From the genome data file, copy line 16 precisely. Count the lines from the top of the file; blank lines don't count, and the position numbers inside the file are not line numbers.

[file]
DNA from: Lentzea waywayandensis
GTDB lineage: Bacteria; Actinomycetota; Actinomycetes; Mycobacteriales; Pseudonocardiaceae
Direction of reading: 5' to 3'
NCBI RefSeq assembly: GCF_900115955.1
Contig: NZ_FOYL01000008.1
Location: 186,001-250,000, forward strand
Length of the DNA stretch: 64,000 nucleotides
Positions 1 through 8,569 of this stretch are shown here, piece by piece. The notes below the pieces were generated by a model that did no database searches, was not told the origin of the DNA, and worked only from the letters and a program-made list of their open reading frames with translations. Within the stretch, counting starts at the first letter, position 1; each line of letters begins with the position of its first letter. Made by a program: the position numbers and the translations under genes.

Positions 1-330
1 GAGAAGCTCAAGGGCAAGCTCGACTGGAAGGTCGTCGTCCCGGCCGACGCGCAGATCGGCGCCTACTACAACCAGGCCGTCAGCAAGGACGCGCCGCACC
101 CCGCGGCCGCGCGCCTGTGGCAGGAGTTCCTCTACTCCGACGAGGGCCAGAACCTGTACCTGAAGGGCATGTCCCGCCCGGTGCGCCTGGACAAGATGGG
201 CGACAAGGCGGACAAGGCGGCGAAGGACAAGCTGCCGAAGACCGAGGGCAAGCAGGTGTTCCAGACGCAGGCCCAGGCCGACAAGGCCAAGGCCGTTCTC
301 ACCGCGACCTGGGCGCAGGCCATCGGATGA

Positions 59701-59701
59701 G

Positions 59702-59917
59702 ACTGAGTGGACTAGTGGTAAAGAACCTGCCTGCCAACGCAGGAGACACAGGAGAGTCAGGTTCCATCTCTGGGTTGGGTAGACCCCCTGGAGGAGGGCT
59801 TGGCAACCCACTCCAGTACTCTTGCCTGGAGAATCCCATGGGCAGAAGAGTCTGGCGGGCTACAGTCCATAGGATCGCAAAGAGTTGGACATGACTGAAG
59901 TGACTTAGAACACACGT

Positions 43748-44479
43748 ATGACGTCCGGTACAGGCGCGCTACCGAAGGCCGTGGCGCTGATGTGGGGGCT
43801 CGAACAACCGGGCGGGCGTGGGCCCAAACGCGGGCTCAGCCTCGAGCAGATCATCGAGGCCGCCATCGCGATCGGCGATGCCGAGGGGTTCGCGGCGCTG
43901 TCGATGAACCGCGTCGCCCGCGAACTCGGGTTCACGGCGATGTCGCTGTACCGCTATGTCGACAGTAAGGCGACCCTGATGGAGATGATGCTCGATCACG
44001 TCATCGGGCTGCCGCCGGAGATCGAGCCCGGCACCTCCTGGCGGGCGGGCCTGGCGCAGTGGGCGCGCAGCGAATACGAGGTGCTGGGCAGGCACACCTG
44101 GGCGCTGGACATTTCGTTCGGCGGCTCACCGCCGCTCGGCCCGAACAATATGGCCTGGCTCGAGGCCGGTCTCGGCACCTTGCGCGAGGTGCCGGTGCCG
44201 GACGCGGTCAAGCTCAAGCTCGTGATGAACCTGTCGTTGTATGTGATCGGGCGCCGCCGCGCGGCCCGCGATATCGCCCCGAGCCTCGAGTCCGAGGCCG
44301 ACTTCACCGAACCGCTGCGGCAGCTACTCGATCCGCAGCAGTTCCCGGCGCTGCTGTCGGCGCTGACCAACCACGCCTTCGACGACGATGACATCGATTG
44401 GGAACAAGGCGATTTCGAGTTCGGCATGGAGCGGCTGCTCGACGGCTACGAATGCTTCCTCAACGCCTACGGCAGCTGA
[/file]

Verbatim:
Positions 59702-59917